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North senior back on her feet to cheer for Bull Dogs


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(Photo courtesy Cynthia Mason/CRM Photography)

Columbus North gymnast KarleyAnne Curtin was injured during a January practice and has spent the past two months recovering from two broken vertebrae in her back. She is not at full strength yet, but has been able to cheer on teammates during recent Bull Dogs gymnastics meets, and will be at Friday's gymnastics regional hosted by Columbus East.
(Photo courtesy Cynthia Mason/CRM Photography) Columbus North gymnast KarleyAnne Curtin was injured during a January practice and has spent the past two months recovering from two broken vertebrae in her back. She is not at full strength yet, but has been able to cheer on teammates during recent Bull Dogs gymnastics meets, and will be at Friday's gymnastics regional hosted by Columbus East.


KarleyAnne Curtin was hoping these next couple weeks would be her time to shine.

The Columbus North senior had made the varsity gymnastics team and was trying to work her way into the top four who would compete in the sectional on the floor exercise. So following the Bull Dogs’ first meet Jan. 13, she worked on a skill called an “Arabian” at the end of practice with assistant coach Bob Arthur.

An “Arabian” is where a gymnast comes out of a back handspring, going backward in the air, does a half-twist and a front somersault and lands on her feet.

Except Curtin didn’t land on her feet.

As Arthur was attempting to spot Curtin, she did something no gymnast wants to do. She bailed.

Curtin landed on her neck and shoulders. Her legs came over her shoulders, and her knees smashed her chest. The impact of her knees crushing her and bouncing her off the floor broke the T-10 — and, as was later discovered, the T-6 — vertebrae in her back.

“I was in shock,” Curtin said. “I didn’t know what was wrong. I got the wind knocked out of me, obviously, because I was coming down from a high distance. I don’t remember falling. They stretched out my legs because I was in a ball.”

Trainer Steve Souder checked on Curtin and did some examinations to make sure she was OK. She felt fine, so she got up, walked to her car and began to drive home.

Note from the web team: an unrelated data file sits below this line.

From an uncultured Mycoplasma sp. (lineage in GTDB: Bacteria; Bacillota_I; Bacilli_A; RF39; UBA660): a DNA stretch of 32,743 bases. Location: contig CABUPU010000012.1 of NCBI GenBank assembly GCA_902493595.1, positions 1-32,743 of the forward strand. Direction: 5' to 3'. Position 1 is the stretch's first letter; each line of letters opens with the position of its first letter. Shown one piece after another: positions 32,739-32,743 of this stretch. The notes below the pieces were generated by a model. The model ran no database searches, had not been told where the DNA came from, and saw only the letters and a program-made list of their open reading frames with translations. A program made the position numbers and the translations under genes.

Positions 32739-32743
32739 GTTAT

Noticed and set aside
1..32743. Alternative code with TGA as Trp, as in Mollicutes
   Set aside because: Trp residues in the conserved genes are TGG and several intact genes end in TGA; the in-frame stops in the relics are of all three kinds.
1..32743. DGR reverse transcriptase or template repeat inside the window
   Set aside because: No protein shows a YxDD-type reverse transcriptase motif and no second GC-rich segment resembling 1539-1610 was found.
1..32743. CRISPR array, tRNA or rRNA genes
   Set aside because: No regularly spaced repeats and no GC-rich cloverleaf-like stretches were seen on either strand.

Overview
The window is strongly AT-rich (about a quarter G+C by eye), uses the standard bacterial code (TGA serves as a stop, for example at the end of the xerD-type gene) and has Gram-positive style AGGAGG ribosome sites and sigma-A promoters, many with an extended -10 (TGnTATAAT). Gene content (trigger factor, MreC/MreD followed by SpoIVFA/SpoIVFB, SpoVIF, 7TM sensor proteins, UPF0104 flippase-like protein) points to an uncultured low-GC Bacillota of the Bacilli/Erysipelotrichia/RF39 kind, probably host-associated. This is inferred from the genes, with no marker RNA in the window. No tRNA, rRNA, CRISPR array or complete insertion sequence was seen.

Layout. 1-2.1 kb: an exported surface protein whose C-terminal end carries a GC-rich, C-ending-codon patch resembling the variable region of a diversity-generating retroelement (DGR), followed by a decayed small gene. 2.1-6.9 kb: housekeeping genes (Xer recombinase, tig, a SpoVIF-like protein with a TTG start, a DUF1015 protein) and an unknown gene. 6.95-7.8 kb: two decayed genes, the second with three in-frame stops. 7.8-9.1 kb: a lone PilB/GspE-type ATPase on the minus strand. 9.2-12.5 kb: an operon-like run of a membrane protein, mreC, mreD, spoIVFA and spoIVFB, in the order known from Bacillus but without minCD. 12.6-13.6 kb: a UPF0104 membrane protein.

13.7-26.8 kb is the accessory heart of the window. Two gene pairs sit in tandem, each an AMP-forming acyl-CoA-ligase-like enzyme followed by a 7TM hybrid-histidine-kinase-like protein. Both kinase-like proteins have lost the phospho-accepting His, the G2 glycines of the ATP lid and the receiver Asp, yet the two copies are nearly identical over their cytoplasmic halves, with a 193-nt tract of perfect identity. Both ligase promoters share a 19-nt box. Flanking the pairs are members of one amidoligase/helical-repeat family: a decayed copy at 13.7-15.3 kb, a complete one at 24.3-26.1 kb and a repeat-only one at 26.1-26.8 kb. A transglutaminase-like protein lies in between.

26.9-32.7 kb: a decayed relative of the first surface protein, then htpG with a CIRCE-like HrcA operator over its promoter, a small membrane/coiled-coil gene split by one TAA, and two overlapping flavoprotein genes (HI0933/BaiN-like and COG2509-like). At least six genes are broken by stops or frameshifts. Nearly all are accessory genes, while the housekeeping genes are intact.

“I called my mom because when I sat down in the car is when I felt something wasn’t right,” Curtin said.

Curtin made it only as far as her grandparents’ house.

“When I got to my grandma’s house, I laid on the floor, and I couldn’t get up,” Curtin said. “I couldn’t move. My legs were tingling. My mom got my uncle and my dad to pick me up and put me in the car, and we drove to Methodist (Hospital in Indianapolis).”

“At first, she knew she was hurt, but no one knew how bad,” said her mother, Lynda Curtin.

Methodist kept KarleyAnne overnight for observation and put her in a back brace the next day. She must still wear the metal brace from her collarbone to hipbone for another two months.

Curtin was in a wheelchair for a week, and then needed assistance walking when stopping to see her teammates at practice after school the following week. At a meet a couple weeks later, she walked while pushing a chair on wheels.

Now, Curtin walks with little trouble, but she still must avoid stairs, bending or twisting and lifting anything over 8 pounds for another two months. Curtin, who plans to major in nursing at Ball State, had to quit her job at Keepsake Village, and doctors told her it would be six months to a year before she could go back to work.

And it will be a year before Curtin can ride rollercoasters or do gymnastics again.

“It’s been hard because it’s really affected her everyday life,” Lynda Curtin said. “I think it’s the most heartbreaking because it’s her senior year, and now she’s limited.”

Lynda, who works for Our Hospice of Southern Indiana, was able to seek advice from her colleagues when KarleyAnne was injured.

“When Karley was hurt and on her back and couldn’t straighten her legs, I called one of our nurses to get a little more insight on what to do,” Lynda said.

Lynda had been through a traumatic situation with her family before. Her son, Kory Noland, a 2010 North graduate, suffered a brain injury in an ATV accident in September of that year and went through two months of rehab at Rehabilitation Hospital of Indianapolis.

“We’ve kind of been through some accidents,” Lynda said. “Once you’ve been through seeing an unresponsive child with a brain bleed, if they’re responsive and talking to you, it’s a lot better.”

Noland, now 22, has recovered and is an electrician for his father at Noland Electric. He had been treated at Goodman Campbell Brain and Spine, which is part of Methodist.

KarleyAnne hasn’t had to have surgery, but it remains a possibility.

“They’re looking it over and making sure it heals OK because they did say that if it doesn’t heal strong enough, they’ll inject cement in the vertebrae,” KarleyAnne said.

KarleyAnne, who wants to become a pediatric oncology nurse or nurse practitioner, was in her second year competing for North’s gymnastics team. She was a junior varsity gymnast last season before making varsity this year.

She now attends the Bull Dogs’ meets, but not their practices. She plans to be there to support her teammates in Friday night’s Columbus East Regional and again March 22 for the State Finals at Ball State — if North makes it that far.

“It’s difficult to sit there and watch because I was a varsity gymnast, and I planned to go to state, at least for floor,” KarleyAnne said. “I try to be supportive, and I come to all the meets that I can because we’re still a team.”

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